- 2,922,931 including you!
What are you looking for?
Welcome to Manner of Speaking. If you're looking for informative and entertaining tips to improve your public speaking skills, you've come to the right place. Have a look around and enjoy your stay.
— John Zimmer
A recognized blog
My TEDx Talk
Public Speaking Checklist
Why make an effort for your audience when you can just piss them off?
Too difficult, you say? Not at all!
There are so many things you can do to anger, frustrate and confuse an audience. If you’re struggling for ideas, the 12 tips below—individually or in combination—are sure to do the trick.
1. Talk about something completely off point. Why speak about something relevant to the audience when there are so many other things to discuss? Just go on Google. There are millions of things to talk about.
2. Don’t prepare. Who says you have to prepare? Just show up and wing it.
3. Arrive late. It’s dramatic and it makes a statement. You’re busy and you’re going to make sure that people adjust to your schedule.
4. Use crappy slides. Lots of them. If you need guidelines, these should do:
- Only text. No images.
- At least 60 words per slide. Bonus points for every slide with more than 75 words.
- Small font. Nothing over 16 point.
- Feature your business logo prominently on every damn slide.
5. Talk fast. Pretend that you’re an auctioneer at some local fair. If anyone asks you to slow down, politely explain that you feel the need for speed. Alternatively, suggest that people listen faster. If you can also mumble, the effect is enhanced.
6. Talk about yourself and your accomplishments and stress how wonderful you are. You are wonderful and people should know. Do this for an extended period of time.
7. Use lots of acronyms and obscure references and assume that everyone knows what you are talking about.
8. Don’t look at the audience. There are so many other things to see: the floor; your shoes; your hands; the ceiling; your slides (see Point 4 above); whatever is outside the window.
9. Maintain a closed body language. Cross your arms, put your hands in you pockets or just hug yourself. Scowling enhances the effect.
10. Go over time. A good rule of thumb is that for every 15 minutes you are allotted, you should speak for at least five extra minutes. Thus, if you have one hour to speak, speak for one hour and 20 minutes. Minimum.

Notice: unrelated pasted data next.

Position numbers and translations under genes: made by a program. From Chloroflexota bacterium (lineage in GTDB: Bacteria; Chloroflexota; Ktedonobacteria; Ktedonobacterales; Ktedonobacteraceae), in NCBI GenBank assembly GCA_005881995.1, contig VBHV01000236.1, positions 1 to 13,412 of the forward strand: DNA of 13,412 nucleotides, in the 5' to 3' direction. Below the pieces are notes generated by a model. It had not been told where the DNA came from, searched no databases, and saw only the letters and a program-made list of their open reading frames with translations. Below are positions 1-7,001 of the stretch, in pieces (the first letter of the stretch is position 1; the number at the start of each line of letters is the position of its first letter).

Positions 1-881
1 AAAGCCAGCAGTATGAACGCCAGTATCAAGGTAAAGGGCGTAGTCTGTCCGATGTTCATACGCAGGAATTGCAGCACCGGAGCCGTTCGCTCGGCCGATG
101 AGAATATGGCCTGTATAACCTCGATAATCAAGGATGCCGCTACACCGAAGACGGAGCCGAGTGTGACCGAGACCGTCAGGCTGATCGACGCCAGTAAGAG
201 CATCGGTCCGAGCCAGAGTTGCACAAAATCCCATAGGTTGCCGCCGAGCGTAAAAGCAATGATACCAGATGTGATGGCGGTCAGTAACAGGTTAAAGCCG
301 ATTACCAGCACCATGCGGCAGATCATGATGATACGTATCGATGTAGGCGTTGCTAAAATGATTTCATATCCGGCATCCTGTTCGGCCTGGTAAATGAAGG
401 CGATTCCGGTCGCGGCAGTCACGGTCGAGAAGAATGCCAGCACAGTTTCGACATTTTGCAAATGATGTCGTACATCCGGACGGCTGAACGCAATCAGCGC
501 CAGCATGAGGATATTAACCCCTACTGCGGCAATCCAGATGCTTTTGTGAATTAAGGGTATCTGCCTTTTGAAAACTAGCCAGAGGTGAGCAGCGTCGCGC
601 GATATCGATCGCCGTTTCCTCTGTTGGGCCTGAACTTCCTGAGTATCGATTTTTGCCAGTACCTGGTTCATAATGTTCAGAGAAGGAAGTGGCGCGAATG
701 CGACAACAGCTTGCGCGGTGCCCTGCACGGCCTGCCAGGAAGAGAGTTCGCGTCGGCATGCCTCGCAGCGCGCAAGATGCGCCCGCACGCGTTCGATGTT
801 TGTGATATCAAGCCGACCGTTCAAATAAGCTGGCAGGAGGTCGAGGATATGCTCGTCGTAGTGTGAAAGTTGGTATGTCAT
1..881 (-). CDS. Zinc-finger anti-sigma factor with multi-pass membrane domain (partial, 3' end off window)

11. If there is a Q&A and someone asks a silly question, mock them.
12. If you promise to do something after you speak, don’t follow up. Ever. You’re too busy (see Point 3 above) and besides, you have to get ready for your next audience.
Yes, if you want to piss off your audience, the 12 tips above will work wonders.
Then again, perhaps making an effort isn’t such a bad idea after all.
“If you can’t communicate and talk to people and get across your ideas, you’re giving up your potential.”
— Warren Buffett
Photo courtesy of Fortune Live Media
Very pleased to share with you that Florian Mueck and I have hit 1,000 downloads of the app version of Rhetoric – The Public Speaking Game™.
RHETORIC it is the world’s first public speaking board game. Florian and I created it a few years back. The game began as a physical board game. We then went digital with launch of the app, followed by several upgrades.
Players can play different themes (Classic, Business and Family) and in different languages (English, Spanish, French, Russian, German and Catalan). More themes and languages will be added.
People are playing RHETORIC in homes, businesses, schools and organizations around the world.
“Challenging and fun!”
“Fantastic for improving my speaking skills!”
“What a great way to spend an hour or two!”
These are just a few of the comments that we have received.
A big THANK YOU to everyone who has played.
If you would like to find out more about the app, visit our website or click on the icon of your favourite app provider below.
Now, it’s your turn to speak.
If you are invited to speak at a conference or other event, you will likely receive a name tag when you register. It will usually be in a plastic envelope that you attach to your clothing with a pin, or that you hang around your neck on a lanyard.
Name tags are useful. They tell us a bit about the people we meet and they can get us out of a jam when we have forgotten the name of someone we met earlier during the coffee break! But on stage, name tags have no place.
Speakers often wear their name tags when they go up to speak. They shouldn’t. Name tags serve no useful purpose when a speaker is on stage and can actually detract from a presentation. Here’s why:
- Nobody can read your name tag from that distance. Besides, you will have already been introduced—or you will introduce yourself—and you’ll be listed in the programme if there is one. So the audience will know who you are.
- Even if people could read your name tag, often it will flip around.
- Name tags can interfere with microphones, especially lapel microphones.
- Name tags on a lanyard swing when you move and can make noise when rubbing against buttons or fabric.
- The plastic envelope can reflect the stage lights.
- They just look bad on a speaker.
The solution is simple. Before it is your turn to speak, remove your name tag and put it in your purse or pocket or just leave it on your seat. Once you have finished your talk, you can put it back on.
Of course, if you are amazing on stage, you won’t need a name tag for people remember you.